This could, in theory, be used to rack damage, but it tends to be awkward to hit with.


Dash Attack- Body Slam

Flygon charges about a Battlefield platform forwards, tackling foes in its path. Struck foes take 7% and are pinned to the ground. Flygon can take advantage of this to perform his pummel and throws, effectively making this an alternate grab. This has little beginning lag, but huge ending lag if it is whiffed. Medium priority. If whiffed, Flygon will be flat on its face, able to use its rising attack after the ending lag from Body Slam ends.

A good method of damage racking and comboes. Realistically, if you manage to land the Neutral A, you should always try to follow it up with the Dash Attack and then the Up Throw (to bring the foe into the air). Actually, you should always attempt to combo this into the U Throw (and thus the aerials) even if you have no lead into the Dash Attack.



Side Tilt- Dragonbreath

Flygon breaths a narrow stream of bluish-purple fire forwards over the length of a Battlefield platform. The stream of fire is so narrow at its beginning and it is at the level of Flygon's head, meaning that short characters can simply stand by Flygon and dodge the move. The stream widens as it goes along, at the end being just wide enough to hit all small characters other than Pichu who are not ducking. This attack has fairly high beginning lag, medium ending lag, and a very short duration. Deals 11% and medium forwards knockback (KOs starting at 145%). No priority (it neither cancels attacks nor is canceled by attacks). Minor hitstun.

Not a particularly good move for damage racking due to its high lag and narrow hitbox, but its horizontal reach does make it worth considering.


Up Tilt- Dragon Claw

Flygon slashes upwards with his right claw, starting from the right side of his body and going straight upwards, having little horizontal reach. This move has almost non-existant beginning lag, a very short duration, and little ending lag. Deals 4% and good straight-upwards knockback (KOs starting at 120%). Lackluster reach (about that of any punching move). Medium priority. No hitstun.

One of Flygon's few decent damage racking options on the ground and a good way to bring the foe into the air where Flygon can rack up more damage.


Down Tilt- Sand Attack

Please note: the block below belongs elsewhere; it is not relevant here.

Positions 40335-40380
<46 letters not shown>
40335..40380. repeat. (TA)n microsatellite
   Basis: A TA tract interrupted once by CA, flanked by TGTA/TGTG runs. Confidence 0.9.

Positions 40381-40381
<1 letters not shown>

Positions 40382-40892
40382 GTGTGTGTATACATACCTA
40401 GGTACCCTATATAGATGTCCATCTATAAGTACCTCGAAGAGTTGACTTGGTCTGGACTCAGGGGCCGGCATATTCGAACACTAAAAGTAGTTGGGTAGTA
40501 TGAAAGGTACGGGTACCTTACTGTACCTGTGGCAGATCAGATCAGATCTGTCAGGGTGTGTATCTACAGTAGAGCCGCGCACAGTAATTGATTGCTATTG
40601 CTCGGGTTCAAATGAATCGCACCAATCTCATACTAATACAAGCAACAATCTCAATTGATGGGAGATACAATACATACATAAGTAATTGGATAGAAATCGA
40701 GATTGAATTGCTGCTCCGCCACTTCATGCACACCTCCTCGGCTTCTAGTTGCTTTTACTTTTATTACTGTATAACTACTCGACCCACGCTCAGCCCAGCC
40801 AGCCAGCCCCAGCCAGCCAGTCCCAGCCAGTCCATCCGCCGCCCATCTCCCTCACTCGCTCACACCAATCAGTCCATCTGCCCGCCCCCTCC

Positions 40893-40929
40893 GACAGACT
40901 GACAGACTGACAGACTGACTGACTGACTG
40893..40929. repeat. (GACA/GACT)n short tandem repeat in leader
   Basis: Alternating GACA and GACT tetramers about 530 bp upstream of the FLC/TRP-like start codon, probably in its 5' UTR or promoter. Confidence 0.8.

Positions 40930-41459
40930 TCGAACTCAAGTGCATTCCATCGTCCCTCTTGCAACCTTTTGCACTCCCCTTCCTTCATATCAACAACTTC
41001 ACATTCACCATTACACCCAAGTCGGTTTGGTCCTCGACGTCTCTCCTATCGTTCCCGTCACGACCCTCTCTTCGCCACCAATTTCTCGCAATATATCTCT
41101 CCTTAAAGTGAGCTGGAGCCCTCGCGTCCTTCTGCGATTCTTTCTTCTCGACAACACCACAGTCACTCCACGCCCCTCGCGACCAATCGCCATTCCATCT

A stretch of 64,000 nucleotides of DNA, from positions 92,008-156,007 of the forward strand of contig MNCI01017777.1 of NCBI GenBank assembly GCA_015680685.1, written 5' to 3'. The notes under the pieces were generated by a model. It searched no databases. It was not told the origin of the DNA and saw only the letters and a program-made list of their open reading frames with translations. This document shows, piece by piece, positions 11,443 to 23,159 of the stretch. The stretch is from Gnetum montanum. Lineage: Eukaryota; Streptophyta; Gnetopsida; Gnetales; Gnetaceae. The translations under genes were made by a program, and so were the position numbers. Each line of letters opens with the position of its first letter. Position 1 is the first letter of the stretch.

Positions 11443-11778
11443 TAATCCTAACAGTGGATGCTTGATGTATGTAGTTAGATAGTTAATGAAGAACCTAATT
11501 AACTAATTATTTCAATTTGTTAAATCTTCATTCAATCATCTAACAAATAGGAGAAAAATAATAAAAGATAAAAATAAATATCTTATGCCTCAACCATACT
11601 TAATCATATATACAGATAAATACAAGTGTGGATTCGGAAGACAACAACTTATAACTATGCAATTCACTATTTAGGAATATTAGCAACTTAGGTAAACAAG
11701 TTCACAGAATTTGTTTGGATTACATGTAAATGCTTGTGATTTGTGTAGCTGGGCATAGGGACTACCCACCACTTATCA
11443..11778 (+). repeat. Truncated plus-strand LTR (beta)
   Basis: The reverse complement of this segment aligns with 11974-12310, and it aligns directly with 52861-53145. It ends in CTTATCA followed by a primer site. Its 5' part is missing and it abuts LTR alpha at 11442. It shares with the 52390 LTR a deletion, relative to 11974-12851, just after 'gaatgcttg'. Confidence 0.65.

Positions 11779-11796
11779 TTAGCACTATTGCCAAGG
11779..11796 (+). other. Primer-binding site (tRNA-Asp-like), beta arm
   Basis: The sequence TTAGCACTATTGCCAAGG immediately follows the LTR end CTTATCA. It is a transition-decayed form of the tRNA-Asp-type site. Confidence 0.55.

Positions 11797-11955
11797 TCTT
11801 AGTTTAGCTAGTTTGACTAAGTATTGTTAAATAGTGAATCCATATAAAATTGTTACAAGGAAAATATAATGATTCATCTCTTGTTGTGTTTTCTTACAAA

Flygon scoops from the ground by it and slings sand forwards, which travels in a slope shape, gaining more vertical hitbox as it goes. This attack deals a pathetic 2% damage without so much as a flinch. Low lag on both ends but a duration and properties similar to that of a sex kick. The reach of this move is about half a Battlefield platform. High priority. No hitstun.

Why would you ever use such a horrid move? Not for its damage, of course. Rather, this covers the foes eyes in sand. When the foe has sand in their eyes, all of the attacks will auto-miss, as if your character had sidestepped them. The sand stays in their eyes for a potentially unlimited duration, but there is a way to remove it. To remove the sand, the foe must stand still, causing their character to enter an eye-rubbing animation. It takes 1 second to remove the sand from a character's eyes, but this can be cancelled much like a chargeable special and continued later.



Side Smash- Dragon Rage

Flygon becomes visibly angry as it rapidly claws and bites forwards, moving forwards as it goes at the same rate as Marth Down Tilt spam.

This Smash is actually a number of attack cycles (right claw, left claw, bite), each cycle having a duration of about 1/3rd of a second. Charging the smash changes the number of cycles (1 cycle at no charge, 2 cycles at 1 second charge, 3 cycles at 2 second charge, 5 cycles at 3 second charge). Each claw deals 3% damage and flinching and each bite deals 5% and low forwards knockback (kills starting at 300%), except in the final cycle, in which the bite deals good forwards knockback (kills starting at 110%). This can be DI'd out of, but doing so can be rather difficult, as only the bites deal any knockback. This attack has fairly high beginning lag and high ending lag. Medium reach (roughly that of a kick in all attacks). Great priority. No hitstun. Flygon has superarmor when biting.